Funding Iowa’s Services for the Chronically Mentally Ill

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Information about Funding Iowa’s Services for the Chronically Mentally Ill

Published on October 19, 2007

Author: nashp

Source: slideshare.net

Description

Presented at the National Academy for State Health Policy's 20th Annual State Health Policy Conference in Denver, Colorado. Author: Donald Gookin

Funding Iowa’s Services for the Chronically Mentally Ill

Medicaid Mental Health Services in Iowa • Traditional clinical services – Diagnosis, treatment, therapy, etc. provided through Managed Care contractor since 1995 – This remains unchanged • Supportive Services in the Community – In-home services, vocational, etc. – For adults, most are no longer are state plan rehabilitation services; now are state plan Home and Community Based (HCBS) services

The Old Model Two programs operating under Medicaid State Plan rehabilitation section : • Rehabilitative Treatment and Support Services - CW system children • Adult Rehabilitation Option (ARO) – Adults with Chronic Mental Illness – Federal OIG audits – many services not rehabilitative; payback of federal dollars – Increased federal scrutiny; expected tightening of regulations – Decision to discontinue both programs and redesign.

The New Model • Separation of rehabilitative and non- rehabilitative services: – “Remedial Services” – Rehabilitative; still under state plan rehab section – “HCBS Habilitation Services” – Can be non-rehabilitative; State Plan benefit authorized under Section 6086 of DRA 2005

The New Model • Remedial Services – Delinked from CW system; no age restrictions – Medical model • LPHA directs services: clinical assessment and diagnosis, completes treatment plan, reviews progress every 6 months • Remedial Service Providers (RSPs) develop service plan based on the LPHA’s treatment plan • Rehabilitative, skill-building services • Service plan authorized by IME Medical Services • RSP provides service and documents

HCBS Habilitation Services State Plan Option • Section 6086 of DRA 2005 • Effective January 1, 2007, states can amend their Medicaid State Plan to offer Home and Community Based Services (HCBS) as a state plan optional benefit. • Is HCBS, but is not a waiver.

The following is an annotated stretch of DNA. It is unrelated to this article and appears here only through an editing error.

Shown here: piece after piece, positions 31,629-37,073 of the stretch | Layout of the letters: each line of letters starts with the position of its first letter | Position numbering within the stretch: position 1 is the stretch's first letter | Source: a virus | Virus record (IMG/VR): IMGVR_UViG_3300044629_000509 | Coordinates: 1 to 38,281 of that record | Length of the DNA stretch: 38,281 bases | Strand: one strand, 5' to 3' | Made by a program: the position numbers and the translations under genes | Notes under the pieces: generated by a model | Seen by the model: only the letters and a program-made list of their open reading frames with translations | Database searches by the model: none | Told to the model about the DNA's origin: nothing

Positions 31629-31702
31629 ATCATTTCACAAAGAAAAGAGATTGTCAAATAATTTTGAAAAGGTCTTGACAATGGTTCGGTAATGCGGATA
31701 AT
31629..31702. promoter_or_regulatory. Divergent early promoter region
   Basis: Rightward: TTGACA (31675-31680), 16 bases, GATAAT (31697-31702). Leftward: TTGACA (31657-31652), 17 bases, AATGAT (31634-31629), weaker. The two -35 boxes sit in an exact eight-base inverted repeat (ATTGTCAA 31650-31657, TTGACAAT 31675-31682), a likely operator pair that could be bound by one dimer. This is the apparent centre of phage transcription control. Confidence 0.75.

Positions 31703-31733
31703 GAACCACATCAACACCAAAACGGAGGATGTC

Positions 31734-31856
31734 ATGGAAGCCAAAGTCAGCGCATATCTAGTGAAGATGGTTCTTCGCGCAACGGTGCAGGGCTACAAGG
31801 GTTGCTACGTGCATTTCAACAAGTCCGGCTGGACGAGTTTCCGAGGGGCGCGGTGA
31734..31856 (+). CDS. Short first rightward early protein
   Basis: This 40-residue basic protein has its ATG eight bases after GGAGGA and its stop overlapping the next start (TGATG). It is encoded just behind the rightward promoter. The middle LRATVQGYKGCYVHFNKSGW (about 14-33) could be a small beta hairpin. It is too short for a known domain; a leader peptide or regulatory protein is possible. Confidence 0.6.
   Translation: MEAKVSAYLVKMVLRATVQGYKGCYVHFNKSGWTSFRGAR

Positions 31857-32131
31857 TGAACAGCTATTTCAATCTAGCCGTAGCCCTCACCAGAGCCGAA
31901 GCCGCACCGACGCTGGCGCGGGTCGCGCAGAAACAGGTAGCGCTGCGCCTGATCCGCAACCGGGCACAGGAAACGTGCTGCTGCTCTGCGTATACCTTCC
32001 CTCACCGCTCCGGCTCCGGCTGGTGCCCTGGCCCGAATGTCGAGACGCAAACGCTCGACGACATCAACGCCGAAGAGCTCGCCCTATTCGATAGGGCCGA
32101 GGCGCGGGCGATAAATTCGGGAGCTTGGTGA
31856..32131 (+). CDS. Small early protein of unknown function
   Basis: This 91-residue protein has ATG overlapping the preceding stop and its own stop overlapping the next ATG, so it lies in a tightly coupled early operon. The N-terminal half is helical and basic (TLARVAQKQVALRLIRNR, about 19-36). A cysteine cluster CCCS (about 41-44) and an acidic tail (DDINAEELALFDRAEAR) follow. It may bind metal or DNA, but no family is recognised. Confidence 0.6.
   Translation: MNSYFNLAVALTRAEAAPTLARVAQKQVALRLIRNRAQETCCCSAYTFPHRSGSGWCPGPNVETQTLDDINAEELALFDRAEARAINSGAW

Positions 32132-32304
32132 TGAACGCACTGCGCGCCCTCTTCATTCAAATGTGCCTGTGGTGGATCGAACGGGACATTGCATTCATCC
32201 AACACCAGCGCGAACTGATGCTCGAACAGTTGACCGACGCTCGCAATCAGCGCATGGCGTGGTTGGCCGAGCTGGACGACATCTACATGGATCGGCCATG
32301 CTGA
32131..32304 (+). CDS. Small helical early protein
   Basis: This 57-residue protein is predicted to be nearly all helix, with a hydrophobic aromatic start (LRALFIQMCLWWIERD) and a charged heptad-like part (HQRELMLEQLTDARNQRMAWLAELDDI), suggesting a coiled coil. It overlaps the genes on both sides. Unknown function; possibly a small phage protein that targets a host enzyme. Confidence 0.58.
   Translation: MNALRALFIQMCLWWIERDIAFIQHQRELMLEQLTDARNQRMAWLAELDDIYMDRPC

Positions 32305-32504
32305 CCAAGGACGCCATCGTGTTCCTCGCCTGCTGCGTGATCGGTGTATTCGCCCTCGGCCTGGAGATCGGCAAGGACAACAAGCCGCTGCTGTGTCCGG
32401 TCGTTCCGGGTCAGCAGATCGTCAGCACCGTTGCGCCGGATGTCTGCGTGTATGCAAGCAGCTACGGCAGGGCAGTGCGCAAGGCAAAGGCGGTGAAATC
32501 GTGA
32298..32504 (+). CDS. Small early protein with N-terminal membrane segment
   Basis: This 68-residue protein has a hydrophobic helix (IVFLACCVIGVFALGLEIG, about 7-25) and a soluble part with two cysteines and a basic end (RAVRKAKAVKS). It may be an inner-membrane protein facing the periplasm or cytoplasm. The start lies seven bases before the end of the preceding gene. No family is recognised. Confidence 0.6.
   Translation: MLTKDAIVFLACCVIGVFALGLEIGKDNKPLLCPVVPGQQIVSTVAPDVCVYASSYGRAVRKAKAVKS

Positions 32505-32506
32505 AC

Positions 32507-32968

Services Services designed to assist in acquiring, retaining and improving the self-help, socialization and adaptive skills necessary to reside successfully in home and community- based settings. • Case Management • Habilitation – Day Habilitation – Home-Based Habilitation – Prevocational Habilitation – Supported Employment Habilitation

Services Case Management • Assists members in gaining access to needed home- and community-based habilitation services, as well as medical, social, educational, and other services, regardless of the funding source • Same functions as Targeted Case Management • Service coordination for persons not eligible for regular TCM

Services • Home-Based Habilitation – Services provided in the person’s home and community. Typical examples would be assistance with medication management, budgeting, grocery shopping, personal hygiene skills, etc. • Day Habilitation - provided in a day program setting outside the home. Focuses on areas such as social skills, communication skills, behavior management, etc.

Services • Prevocational – Can be provided in a variety of settings, and focuses on developing generalized skills that prepare a person for employment. Typical examples include attendance, safety skills, following directions, and staying on task. • Supported Employment – Assists in obtaining and keeping a job in the community. Assists in placing the individual in a job in a regular work setting with persons without disabilities at minimum wage or higher, and provides support to maintain the job. Typical examples would include: skills assessments, consultation with the employer, job coaching, and behavior management.

HCBS State Plan Services Advantages to the State •No distinction between rehabilitative vs. non-rehabilitative services •No requirement for institutional level of care •No periodic federal renewal •No requirement to demonstrate cost- neutrality •Can limit enrollment (slots) •Flexibility in how services are defined